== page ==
Introduction

The value and operation of floating charges as securities for creditors in restructurings have been the subject of several Supreme Court rulings. However, the question remains as to the value that the receivable of a floating charge creditor must have in order to be considered a secured debt in a restructuring and therefore spared from the restructuring measures that apply to unsecured debts – in particular, the cut on debt capital.

Notwithstanding the statutory 50% leakage rate applied in both restructuring and bankruptcy proceedings, the law remains relatively silent on the valuation aspects of applying floating charges as securities. For example, to what extent are the assets under a floating charge considered to be a sufficient security and thus a secured restructuring debt for the creditor? Here, the tendency arising from legal praxis has been towards the assets' liquidation value and away from valuation on a going-concern basis.

In January 2015 two Supreme Court precedents indicated that assets subject to floating charges should be valued at their feasible liquidation value (for further details please see "Security value of floating charge in restructuring – recent precedents"). However, under these precedents, the valuation terms were somewhat ambiguous and certain liquidation costs remained undetermined.

Supreme Court precedent

In late 2017 the Supreme Court issued another precedent (KKO 2017:63) that further defined the valuation based on liquidation value. In addition to the direct costs of realising secured assets, a proportional share of the general costs of bankruptcy proceedings should also be deducted from the value of the security. Given that in most cases a debtor's assets will not be liquidated under restructuring proceedings, the specific amounts of these deductions should be based on a hypothetical liquidation alternative (typically liquidation through bankruptcy). On a practical level, the deducted amounts will be based on an empirical understanding of the average liquidation costs.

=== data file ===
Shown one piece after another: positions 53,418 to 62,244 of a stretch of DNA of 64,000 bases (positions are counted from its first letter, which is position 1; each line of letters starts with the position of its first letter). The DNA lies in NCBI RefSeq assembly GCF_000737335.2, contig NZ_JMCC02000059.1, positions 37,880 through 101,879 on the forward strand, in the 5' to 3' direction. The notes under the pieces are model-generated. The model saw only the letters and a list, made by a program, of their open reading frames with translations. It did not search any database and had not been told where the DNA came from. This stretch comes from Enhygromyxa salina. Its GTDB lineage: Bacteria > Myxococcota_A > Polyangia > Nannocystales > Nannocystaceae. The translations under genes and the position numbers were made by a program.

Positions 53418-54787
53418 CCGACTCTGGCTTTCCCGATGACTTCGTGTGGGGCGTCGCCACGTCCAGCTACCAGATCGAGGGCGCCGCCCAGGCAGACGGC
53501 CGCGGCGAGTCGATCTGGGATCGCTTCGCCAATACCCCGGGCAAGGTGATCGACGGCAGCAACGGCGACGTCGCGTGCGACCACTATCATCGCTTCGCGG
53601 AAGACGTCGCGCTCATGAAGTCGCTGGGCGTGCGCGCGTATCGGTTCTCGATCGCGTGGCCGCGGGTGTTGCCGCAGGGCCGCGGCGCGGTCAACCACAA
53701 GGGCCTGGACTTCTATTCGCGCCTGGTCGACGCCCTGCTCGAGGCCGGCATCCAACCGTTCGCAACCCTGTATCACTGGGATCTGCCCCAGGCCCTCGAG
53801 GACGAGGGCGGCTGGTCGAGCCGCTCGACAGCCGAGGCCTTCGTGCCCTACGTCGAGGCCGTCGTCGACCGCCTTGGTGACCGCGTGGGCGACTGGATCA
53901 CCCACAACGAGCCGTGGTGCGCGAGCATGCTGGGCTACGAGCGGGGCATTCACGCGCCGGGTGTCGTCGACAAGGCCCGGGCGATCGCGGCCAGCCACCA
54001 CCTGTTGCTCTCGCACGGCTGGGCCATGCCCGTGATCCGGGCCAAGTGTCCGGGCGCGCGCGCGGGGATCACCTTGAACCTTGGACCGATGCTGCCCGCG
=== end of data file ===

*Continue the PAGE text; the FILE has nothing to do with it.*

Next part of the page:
The ruling's main argument concerned the equal treatment of creditors in both restructuring and bankruptcy proceedings. If the perceived share of the costs of an alternative liquidation scenario are not deducted from the value of the security in a restructuring, a floating charge creditor would be in a better position than a creditor in a bankruptcy.

Comment

The Supreme Court's 2015 and 2017 precedents indicate that under Finnish law, the position of a creditor should not differ depending on which insolvency proceeding is at hand. At the same time, the prevailing legal praxis dictates that administrators of restructuring proceedings should be able to allocate the overall costs of a hypothetical bankruptcy alternative on a sound basis. A legitimate valuation should be well structured and carefully performed. Further, the grounds for the valuation should be clearly explained, while deductions and the grounds thereof should be discussed early on (ie, at the planning stage). Otherwise, the administrator's restructuring programme may be subject to time-consuming and expensive disputes which could jeopardise the restructuring's efficiency and benefits.

All things considered, the outcome of the Supreme Court's latest precedent is reasonable. By confirming that the valuation of assets subject to a floating charge should be derived from the estimated liquidation value, the decision may not directly favour floating charge creditors; however, it clearly improves the predictability of floating charges as securities in restructuring proceedings. The legal clarifications on this issue will help creditors to estimate the amount of secured debt established by a floating charge in advance and, as such, the potential outcomes of the restructuring as an alternative to other remedies available thereto.

For further information on this topic please contact Lasse Luoma at HPP Attorneys Ltd by telephone (+358 9 474 21) or email (lasse.luoma@hpp.fi). The HPP Attorneys Ltd website can be accessed at www.hpp.fi.

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